Esther Peterson -- the consumer and labor activist -- has died, and with her has gone one of the truest friends the food-retailing industry ever had.
That her epitaph could include anything even close to the idea that she was a "friend of food retailing" is both a tribute to Mrs. Peterson and illustrative of how the industry has changed in the past generation or so. (See Page 1.)
Mrs. Peterson started her long career as a teacher, thereby coming to know garment workers and other laborers. From that sprang an abiding interest in all things related to labor and consumers. Indeed, she organized a strike in Boston's garment industry during the 1930s, then worked for several labor unions over the years.
Events took a turn in 1961 when she was appointed President Kennedy's assistant secretary of labor. That post allowed her to work from the inside on behalf of labor and consumers. She continued with the Johnson Administration, then later with that of Carter and, in a largely honorary post, with that of Clinton.
What she wanted for food consumers during early periods, and later, can be simply summarized: She wanted them to know enough to make an informed purchasing decision. Even at that time, she believed consumers should know what the content of food products was, what its quality was, what its freshness was, how nutritious it was and what its price was, by the unit -- radical ideas, all. And for such ideas, she was seen by the food industry as a great enemy.
Robert Aders, the retired president of the Food Marketing Institute, told me last week he recalls well that during the early period, when he was an executive for Kroger Co., he was summoned to an industry meeting in Washington. Without knowing what the meeting was about, he went in and was told in no-uncertain terms that the agenda was to "get rid of Esther Peterson."
Bob opposed the idea and realized that "the supermarket industry was getting cocky. We thought we were doing such a great job for the consumer, but she was telling us that wasn't so." Food people weren't alone in vilifying Mrs. Peterson. The Advertising Federation of America labeled her "the most pernicious threat to advertising in America." Her crime? She observed that "some advertisers peddle respectable humbug."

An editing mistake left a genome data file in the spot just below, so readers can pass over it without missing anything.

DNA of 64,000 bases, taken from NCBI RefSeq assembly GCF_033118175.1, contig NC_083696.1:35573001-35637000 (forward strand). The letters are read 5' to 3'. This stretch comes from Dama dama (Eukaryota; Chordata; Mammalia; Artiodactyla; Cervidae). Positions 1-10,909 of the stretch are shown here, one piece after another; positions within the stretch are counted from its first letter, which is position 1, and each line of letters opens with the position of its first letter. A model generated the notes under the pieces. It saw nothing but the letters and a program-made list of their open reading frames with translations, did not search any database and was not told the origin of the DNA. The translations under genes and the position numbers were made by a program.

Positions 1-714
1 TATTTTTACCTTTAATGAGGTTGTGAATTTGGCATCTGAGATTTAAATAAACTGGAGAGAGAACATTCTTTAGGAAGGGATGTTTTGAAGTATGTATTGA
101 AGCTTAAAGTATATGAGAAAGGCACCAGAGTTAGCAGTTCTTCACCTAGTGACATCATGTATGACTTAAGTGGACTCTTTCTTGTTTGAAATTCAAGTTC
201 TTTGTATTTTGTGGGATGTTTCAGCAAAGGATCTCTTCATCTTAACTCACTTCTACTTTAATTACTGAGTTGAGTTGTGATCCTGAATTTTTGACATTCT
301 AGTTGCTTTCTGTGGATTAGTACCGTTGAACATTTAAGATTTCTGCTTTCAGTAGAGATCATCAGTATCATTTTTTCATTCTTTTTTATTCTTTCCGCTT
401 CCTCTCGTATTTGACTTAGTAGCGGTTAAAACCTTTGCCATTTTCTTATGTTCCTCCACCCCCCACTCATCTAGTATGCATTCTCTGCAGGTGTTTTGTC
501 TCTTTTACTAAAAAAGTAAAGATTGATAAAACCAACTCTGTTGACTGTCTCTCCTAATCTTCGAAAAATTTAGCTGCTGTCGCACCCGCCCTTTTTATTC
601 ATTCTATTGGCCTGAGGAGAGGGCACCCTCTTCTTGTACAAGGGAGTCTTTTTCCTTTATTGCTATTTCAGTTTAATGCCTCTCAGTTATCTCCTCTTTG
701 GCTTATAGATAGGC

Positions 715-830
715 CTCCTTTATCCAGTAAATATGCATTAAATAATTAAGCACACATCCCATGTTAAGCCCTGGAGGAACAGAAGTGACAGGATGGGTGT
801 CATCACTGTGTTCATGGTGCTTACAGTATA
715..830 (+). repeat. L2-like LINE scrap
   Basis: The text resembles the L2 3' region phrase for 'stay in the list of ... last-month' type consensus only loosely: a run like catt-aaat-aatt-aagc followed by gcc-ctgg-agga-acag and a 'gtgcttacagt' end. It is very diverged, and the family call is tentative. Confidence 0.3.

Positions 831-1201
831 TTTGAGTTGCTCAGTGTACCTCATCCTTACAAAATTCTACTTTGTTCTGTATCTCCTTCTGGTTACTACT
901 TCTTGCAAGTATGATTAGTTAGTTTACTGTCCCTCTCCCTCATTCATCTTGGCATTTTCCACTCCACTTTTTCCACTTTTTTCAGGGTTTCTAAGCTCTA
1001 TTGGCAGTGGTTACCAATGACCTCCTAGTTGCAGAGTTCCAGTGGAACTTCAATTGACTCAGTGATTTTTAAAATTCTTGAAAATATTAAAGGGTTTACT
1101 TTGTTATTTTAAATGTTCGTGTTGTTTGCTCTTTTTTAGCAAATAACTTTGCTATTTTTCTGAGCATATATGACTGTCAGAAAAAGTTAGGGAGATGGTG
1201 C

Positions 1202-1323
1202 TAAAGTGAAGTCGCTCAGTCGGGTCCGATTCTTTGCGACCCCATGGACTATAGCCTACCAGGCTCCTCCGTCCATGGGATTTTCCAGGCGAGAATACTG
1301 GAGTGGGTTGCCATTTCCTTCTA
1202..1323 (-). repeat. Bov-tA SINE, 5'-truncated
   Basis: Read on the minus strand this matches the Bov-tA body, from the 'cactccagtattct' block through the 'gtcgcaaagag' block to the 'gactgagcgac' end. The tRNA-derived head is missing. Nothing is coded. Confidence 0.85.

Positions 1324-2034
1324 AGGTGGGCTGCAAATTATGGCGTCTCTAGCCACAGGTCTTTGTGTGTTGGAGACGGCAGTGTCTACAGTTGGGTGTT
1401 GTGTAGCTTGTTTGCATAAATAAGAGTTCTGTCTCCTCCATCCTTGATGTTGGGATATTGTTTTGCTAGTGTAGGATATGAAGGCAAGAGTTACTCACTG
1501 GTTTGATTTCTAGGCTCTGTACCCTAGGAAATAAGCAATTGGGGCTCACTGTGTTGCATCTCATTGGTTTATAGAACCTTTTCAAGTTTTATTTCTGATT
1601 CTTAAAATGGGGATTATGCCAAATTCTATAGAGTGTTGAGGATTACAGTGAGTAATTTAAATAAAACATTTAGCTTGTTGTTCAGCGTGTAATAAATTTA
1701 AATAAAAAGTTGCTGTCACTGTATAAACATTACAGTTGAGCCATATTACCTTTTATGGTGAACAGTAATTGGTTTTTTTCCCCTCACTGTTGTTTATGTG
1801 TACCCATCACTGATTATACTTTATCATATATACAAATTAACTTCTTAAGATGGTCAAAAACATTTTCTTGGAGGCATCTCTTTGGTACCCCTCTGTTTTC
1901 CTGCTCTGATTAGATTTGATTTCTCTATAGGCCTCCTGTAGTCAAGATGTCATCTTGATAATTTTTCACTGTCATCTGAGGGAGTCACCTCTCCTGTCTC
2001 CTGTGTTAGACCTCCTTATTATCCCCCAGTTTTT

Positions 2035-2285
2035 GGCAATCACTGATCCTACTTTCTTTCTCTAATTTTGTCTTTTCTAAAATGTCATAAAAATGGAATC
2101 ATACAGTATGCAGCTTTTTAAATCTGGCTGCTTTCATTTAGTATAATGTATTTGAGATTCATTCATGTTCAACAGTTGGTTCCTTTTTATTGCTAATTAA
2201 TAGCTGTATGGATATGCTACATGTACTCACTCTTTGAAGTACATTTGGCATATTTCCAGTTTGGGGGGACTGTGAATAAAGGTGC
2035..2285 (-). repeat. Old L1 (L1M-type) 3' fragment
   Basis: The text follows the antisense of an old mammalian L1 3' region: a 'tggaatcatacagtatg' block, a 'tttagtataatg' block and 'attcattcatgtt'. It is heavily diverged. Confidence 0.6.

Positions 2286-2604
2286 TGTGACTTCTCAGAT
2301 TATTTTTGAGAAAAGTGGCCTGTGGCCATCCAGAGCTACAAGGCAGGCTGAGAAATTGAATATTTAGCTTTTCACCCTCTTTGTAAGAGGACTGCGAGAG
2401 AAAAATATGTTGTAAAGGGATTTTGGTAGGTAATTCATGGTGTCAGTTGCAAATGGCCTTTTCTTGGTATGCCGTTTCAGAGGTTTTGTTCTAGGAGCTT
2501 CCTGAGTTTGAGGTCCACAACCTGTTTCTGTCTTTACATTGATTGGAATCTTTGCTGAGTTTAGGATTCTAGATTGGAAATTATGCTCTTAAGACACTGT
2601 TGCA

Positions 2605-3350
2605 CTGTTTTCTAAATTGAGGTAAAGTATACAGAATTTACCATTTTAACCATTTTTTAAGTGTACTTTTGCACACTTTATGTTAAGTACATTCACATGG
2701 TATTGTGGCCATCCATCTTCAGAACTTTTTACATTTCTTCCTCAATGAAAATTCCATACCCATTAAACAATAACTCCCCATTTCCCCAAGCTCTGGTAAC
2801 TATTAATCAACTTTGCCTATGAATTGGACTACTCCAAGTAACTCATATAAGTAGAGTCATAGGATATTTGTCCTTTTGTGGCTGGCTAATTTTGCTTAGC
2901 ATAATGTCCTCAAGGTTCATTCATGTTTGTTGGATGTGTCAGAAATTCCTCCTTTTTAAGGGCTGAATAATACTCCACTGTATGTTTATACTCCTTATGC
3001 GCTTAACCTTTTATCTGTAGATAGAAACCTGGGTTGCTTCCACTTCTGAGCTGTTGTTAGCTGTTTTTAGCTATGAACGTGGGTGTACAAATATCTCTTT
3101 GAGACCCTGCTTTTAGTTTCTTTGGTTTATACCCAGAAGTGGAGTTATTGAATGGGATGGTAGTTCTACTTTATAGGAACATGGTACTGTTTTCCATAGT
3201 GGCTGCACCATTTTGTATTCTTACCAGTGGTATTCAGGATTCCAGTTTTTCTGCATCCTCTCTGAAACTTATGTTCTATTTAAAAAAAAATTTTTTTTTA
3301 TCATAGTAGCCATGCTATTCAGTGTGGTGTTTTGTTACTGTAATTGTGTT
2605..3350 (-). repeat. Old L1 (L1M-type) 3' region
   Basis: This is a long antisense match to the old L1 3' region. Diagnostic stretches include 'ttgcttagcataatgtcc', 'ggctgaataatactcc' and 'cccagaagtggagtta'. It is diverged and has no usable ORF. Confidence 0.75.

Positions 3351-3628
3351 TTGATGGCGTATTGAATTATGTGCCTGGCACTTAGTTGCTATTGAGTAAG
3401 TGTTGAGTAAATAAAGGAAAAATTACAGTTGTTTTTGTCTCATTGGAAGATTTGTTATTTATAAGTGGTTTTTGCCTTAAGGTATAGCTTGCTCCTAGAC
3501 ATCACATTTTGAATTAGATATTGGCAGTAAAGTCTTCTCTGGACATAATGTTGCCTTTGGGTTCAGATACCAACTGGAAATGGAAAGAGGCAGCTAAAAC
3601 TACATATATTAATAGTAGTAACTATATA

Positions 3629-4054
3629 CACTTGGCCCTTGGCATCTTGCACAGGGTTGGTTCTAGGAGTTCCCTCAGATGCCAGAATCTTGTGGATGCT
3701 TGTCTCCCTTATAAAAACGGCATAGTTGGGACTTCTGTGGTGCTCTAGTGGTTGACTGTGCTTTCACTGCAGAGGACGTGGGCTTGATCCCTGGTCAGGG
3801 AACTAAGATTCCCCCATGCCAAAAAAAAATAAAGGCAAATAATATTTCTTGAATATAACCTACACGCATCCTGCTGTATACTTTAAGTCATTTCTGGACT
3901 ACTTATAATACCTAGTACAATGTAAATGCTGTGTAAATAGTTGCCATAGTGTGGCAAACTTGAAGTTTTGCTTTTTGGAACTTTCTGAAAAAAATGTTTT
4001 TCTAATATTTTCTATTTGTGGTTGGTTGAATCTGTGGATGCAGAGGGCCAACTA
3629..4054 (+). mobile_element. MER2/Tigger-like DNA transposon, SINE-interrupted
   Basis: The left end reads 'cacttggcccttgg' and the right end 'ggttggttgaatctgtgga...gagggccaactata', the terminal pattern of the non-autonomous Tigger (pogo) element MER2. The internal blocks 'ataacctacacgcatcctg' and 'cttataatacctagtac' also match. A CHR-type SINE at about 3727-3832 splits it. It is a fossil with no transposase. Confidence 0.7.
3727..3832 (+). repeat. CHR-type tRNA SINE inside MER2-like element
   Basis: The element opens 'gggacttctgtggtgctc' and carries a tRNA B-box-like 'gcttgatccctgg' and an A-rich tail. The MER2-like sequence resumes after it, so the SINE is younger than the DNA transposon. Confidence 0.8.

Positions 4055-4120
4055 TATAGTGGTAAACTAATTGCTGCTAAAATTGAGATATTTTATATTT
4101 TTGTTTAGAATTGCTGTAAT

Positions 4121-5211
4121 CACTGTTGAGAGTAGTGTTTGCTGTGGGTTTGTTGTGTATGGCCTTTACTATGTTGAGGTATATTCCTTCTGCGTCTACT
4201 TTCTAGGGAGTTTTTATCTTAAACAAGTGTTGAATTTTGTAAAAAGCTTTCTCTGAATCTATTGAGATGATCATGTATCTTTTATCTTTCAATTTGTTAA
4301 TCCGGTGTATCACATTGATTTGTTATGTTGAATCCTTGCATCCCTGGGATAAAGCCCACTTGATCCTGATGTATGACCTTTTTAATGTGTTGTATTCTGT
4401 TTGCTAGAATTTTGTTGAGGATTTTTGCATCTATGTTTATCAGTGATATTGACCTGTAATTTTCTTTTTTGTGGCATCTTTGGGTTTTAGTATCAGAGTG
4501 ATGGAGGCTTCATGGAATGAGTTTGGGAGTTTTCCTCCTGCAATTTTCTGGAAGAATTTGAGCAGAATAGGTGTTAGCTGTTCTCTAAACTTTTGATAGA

It was in this context that Giant Food executives shocked the food industry by appointing Mrs. Peterson the chain's consumer adviser. Giant executives took no little heat from their peers for the appointment. And, sure enough, Mrs. Peterson worked for the consumer from inside Giant, pressing for now-standard imperatives as nutritional brochures, content labeling, unit pricing, phosphate-free detergents, attenuation of certain food additives and, at the base of it all, listening to what consumers want from stores and products.
Through her work, Giant, and the rest of the industry, found out that catering to what consumers want is not just good for business, it's the only business. Mrs. Peterson changed from great foe to best friend, or had the industry itself changed?
"Esther Peterson's contribution to the supermarket industry was as profound as anyone's I've known in the last 40 years of being in this business," Bob said. Clearly, a great industry friend is gone, but her memory will live through the FMI's Esther Peterson award, given annually since 1987 to those who have contributed much toward helping food retailers better serve customers. The most recent recipient was Elizabeth Dole.